BB makes credit costlier
Bangladesh Bank (BB) apparently tightened monetary policy by raising the money purchase rate by 0.25 percentage points yesterday.
The central bank hiked the reverse repo rate to 6.75 percent from 6.50 percent after a two-year pause.
A reverse repo rate is the interest rate earned by a bank for lending money to the central bank in return for government securities. A rise in the reverse repo or repo rate means a squeeze on credit from financial institutions to the private sector, which makes loans costlier.
The increased rate applied to yesterday's auction and the BB mopped up Tk 300 crore from the money market through the auction of reverse repo for commercial banks and financial institutions.
The move came shortly after the International Monetary Fund's suggestion to rein in private-sector credit growth. IMF said it was concerned over continued growth in credit that reached 27 percent.
BB officials also admitted that a shift in the monetary policy stance -- from expansionary to contractionary -- had been made to slow credit growth and control inflationary pressure.
“This is a kind of tight monetary policy stance,” a senior BB official told The Daily Star. “The move will also help contain inflation."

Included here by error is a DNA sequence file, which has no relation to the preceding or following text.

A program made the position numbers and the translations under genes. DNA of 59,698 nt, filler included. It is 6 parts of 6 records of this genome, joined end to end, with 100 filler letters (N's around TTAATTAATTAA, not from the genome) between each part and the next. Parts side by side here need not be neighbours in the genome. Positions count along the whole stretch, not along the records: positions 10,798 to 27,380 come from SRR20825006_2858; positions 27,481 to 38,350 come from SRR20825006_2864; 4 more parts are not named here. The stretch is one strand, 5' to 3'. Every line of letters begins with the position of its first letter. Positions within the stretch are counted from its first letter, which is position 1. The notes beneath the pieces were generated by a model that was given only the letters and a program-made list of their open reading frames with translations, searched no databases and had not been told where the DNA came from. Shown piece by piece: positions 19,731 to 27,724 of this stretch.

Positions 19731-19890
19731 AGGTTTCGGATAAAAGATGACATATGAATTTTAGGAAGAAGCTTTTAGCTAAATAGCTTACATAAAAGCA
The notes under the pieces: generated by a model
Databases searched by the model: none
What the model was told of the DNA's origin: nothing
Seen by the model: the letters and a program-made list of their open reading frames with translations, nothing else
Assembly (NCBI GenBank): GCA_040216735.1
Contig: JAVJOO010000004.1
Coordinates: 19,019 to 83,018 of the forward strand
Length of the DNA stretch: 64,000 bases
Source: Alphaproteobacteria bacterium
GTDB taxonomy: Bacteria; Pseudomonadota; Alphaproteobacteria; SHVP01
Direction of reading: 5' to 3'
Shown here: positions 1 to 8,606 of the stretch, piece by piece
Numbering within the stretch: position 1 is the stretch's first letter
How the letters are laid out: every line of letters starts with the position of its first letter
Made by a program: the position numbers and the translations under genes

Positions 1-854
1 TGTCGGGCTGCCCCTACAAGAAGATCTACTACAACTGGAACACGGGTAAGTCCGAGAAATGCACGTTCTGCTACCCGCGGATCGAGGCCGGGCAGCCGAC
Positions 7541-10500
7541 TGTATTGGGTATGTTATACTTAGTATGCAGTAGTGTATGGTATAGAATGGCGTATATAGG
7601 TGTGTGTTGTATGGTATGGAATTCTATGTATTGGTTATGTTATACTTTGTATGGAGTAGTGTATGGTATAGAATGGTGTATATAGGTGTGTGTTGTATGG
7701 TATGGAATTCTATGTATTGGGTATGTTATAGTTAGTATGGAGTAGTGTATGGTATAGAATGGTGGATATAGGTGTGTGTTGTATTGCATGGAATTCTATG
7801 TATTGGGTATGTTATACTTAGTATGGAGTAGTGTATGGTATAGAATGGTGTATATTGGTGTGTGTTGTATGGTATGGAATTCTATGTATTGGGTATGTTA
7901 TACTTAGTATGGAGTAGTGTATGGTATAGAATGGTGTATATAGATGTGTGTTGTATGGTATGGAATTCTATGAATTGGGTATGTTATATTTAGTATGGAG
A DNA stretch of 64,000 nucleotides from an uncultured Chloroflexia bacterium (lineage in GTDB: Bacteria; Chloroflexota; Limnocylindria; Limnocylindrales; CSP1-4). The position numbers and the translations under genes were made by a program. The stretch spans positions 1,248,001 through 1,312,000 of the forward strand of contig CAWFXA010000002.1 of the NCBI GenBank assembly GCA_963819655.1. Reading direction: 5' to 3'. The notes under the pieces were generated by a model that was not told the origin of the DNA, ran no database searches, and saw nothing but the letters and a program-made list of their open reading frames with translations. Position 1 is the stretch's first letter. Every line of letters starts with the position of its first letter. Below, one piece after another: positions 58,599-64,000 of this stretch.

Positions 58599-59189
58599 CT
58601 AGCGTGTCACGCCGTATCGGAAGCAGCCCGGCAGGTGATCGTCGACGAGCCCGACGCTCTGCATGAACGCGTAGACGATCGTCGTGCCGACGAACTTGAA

The official said the central bank has no other effective tool to check inflationary pressure.
Earlier in a pre-emptive measure to limit liquidity expansion, the central bank had raised the repo rate (money sale rate) from 8.5 percent to 8.75 percent on September 17 after a period of more than three years.
According to BB statistics, the private sector credit growth continued to be high at 27 percent at the end of September 2008. Credit disbursed by private commercial banks increased 38 percent during the period.
Although the IMF welcomed the repo rate increase of 25 basis points in mid-September, it said the move had not been effective in reducing liquidity in the banking system with reserve money increasing by 20 percent at the end of October.
“BB will still have to consider more active efforts in managing domestic liquidity to reduce inflationary pressures,” the IMF said in its policy suggestion this month.
President of the Bankers Association of Bangladesh (BAB), a forum of bank owners, believed the BB had taken the move to squeeze credit growth.
“This is a suicidal decision for Bangladesh,''Nazrul Islam Mazumder said.
But Annisul Huq, president of the Federation of Bangladesh Chambers of Commerce and Industry, believes the decision was meant to increase the reverse repo rate to tighten the credit growth, which he said was for financing consumer goods, not industrial ones.